Honey Bee’s Altruistic Behavior

Honey bees may inherit altruistic behavior from their mothers

Scott Bauer, USDA Agricultural Research Service

By Katie Bohn

UNIVERSITY PARK, Pa. — True altruism is rare behavior in animals, but a new study by Penn State researchers has found that honey bees display this trait. Additionally, they found that an evolutionary battle of genetics may determine the parent they inherit it from.

For the study, published in the journal Molecular Ecology, the researchers examined the genetics behind “retinue” behavior in worker honey bees, who are always female. After the worker bees are exposed to the queen bee’s pheromone, they deactivate their own ovaries, help spread the pheromone to the other worker bees, and tend to the queen and the eggs she produces.

This behavior is considered altruistic because it ultimately benefits the ability of the queen to produce offspring, while the worker bee remains sterile. For honey bees, the queen is typically the mother of all, or nearly all, the bees in the hive.

The researchers found that the genes that make worker bees more receptive to this pheromone — and therefore more likely to display the retinue behavior — can be passed down from either the mother or father bees. However, the genes only result in altruistic behavior when they are passed down from the mother.

Sean Bresnahan, corresponding author, doctoral candidate in the Intercollege Graduate Degree Program in Molecular, Cellular, and Integrative Biosciences and a National Science Foundation Graduate Research Fellow, said that in addition to giving insight into bee behavior, the findings also show that which parent a bee inherits certain genes from can affect how those genes are expressed, something that is notoriously difficult to study in insects.

“People often think about different phenotypes being the result of differences in gene sequences or the environment,” he said. “But what this study shows is it’s not just differences in the gene itself — it’s which parent the gene is inherited from. By the very nature of the insect getting the gene from its mom, regardless of what the gene sequence is, it’s possibly going to behave differently than the copy of the gene from the dad.”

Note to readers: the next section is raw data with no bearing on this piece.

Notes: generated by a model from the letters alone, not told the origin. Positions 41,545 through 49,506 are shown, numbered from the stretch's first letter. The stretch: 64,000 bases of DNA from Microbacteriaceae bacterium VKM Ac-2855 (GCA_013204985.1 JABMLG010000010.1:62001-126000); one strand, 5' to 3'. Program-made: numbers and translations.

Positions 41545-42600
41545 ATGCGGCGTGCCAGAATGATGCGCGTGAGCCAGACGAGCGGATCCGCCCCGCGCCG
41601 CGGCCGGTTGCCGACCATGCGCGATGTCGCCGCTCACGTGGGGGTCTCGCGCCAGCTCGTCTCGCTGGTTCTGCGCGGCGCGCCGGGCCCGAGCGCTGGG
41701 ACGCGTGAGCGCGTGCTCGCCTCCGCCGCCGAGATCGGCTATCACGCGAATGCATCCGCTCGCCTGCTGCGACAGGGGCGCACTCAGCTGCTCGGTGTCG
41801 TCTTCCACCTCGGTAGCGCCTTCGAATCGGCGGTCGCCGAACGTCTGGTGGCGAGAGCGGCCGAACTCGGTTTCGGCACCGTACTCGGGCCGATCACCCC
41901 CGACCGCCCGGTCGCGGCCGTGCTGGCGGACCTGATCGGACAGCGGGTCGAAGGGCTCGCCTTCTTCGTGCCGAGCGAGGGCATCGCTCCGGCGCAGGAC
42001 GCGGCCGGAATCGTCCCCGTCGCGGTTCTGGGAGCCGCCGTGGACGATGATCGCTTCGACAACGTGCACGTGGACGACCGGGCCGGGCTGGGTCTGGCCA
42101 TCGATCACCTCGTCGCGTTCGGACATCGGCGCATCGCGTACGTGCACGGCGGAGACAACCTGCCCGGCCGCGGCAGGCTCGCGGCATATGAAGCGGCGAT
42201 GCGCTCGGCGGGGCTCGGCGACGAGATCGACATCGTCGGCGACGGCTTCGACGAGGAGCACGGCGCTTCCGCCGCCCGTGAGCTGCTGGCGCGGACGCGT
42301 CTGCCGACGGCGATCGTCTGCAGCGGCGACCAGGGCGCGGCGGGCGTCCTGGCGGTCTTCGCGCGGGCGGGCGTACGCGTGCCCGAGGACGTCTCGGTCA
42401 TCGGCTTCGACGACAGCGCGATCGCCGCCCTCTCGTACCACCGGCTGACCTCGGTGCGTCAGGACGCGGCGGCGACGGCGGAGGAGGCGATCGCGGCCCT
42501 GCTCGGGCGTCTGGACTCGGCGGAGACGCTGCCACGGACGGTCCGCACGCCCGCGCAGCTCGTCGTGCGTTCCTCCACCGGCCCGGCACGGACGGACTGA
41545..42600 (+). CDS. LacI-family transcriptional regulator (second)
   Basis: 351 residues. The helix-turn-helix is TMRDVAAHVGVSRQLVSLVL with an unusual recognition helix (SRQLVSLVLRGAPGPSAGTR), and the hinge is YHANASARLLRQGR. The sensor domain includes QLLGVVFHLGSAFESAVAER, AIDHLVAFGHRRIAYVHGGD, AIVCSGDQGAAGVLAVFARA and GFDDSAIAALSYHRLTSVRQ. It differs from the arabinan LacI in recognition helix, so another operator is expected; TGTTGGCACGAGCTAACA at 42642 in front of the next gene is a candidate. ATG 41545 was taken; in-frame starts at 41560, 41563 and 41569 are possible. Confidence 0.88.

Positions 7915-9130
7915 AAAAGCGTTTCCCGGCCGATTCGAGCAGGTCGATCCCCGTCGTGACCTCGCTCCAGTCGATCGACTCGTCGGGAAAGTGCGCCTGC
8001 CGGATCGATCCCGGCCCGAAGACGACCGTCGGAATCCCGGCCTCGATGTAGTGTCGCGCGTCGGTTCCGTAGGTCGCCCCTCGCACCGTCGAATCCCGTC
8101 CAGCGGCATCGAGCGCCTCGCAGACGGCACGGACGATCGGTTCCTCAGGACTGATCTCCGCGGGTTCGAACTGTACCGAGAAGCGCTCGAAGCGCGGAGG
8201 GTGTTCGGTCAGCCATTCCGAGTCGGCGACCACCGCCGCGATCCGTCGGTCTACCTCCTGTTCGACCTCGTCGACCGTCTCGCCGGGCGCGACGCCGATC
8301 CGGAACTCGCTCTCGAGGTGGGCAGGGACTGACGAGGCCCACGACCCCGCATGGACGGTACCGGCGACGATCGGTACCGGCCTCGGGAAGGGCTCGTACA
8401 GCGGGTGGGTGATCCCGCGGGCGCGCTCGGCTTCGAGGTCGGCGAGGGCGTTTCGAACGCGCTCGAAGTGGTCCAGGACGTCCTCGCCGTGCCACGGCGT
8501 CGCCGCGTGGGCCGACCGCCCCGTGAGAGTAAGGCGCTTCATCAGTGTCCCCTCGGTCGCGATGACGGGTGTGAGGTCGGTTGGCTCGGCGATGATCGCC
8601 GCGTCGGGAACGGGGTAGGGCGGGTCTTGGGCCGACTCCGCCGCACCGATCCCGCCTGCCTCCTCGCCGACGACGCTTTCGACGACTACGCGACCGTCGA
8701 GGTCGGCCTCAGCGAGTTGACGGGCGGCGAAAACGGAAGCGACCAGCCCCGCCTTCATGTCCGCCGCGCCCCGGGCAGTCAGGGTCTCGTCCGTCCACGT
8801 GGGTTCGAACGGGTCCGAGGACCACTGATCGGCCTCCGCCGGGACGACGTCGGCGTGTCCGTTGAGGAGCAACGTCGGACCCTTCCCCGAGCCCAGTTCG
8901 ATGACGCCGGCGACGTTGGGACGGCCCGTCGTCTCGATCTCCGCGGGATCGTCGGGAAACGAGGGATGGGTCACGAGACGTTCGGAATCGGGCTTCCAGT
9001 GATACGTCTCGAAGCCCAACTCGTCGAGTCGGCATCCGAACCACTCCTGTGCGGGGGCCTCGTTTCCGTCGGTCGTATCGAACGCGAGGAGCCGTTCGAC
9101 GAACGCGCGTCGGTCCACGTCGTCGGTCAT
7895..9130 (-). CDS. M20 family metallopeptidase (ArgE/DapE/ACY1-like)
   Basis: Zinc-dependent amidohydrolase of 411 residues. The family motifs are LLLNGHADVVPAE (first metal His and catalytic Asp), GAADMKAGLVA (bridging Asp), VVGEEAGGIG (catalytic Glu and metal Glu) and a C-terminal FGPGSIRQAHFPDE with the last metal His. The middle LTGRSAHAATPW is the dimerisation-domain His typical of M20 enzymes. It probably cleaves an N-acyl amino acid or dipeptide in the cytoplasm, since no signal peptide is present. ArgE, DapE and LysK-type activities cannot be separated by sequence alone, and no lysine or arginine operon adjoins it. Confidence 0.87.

Christina Grozinger, co-author and Publius Vergilius Maro Professor of Entomology at Penn State, said the study also supports the Kinship Theory of Intragenomic Conflict — a theory that suggests the mothers’ and fathers’ genes are in conflict over what behaviors to support and not support.

She said that while previous work has shown that genes from males can support selfish behavior in mammals, plants and honey bees, the current study is the first to show that genes from females can pass altruistic behavior onto their offspring.

“Honey bees are one of the few animal species that display altruistic behavior, where some individuals give up their own reproduction to help others,” Grozinger said. “This study reveals a very subtle and unexpected form of genetic control of those behaviors. With our system, we see that genes from the mother — the queen — are supporting altruistic behavior in her offspring, which leads to more copies of her genes in the population. Instead of producing their own eggs, the worker bees support the queen’s reproduction. This complements our previous studies, which showed that the fathers’ genes support selfish behavior in worker bees, where the bees will stop helping their queen mother and focus on their own reproduction.”

The queen mates with multiple males, so worker bees have the same mother but different fathers. Breshnahan explained that this means they share more of their mother’s genes with each other.

“This is why the Kinship Theory of Intragenomic Conflict predicts that genes inherited from the mother will support altruistic behavior in honey bees,” Breshnahan said. “A worker bee benefits more from helping, rather than competing with, her mother and sisters — who carry more copies of the worker’s genes than she could ever reproduce on her own. In contrast, in species where the female mates only once, it is instead the father’s genes that are predicted to support altruistic behavior.”

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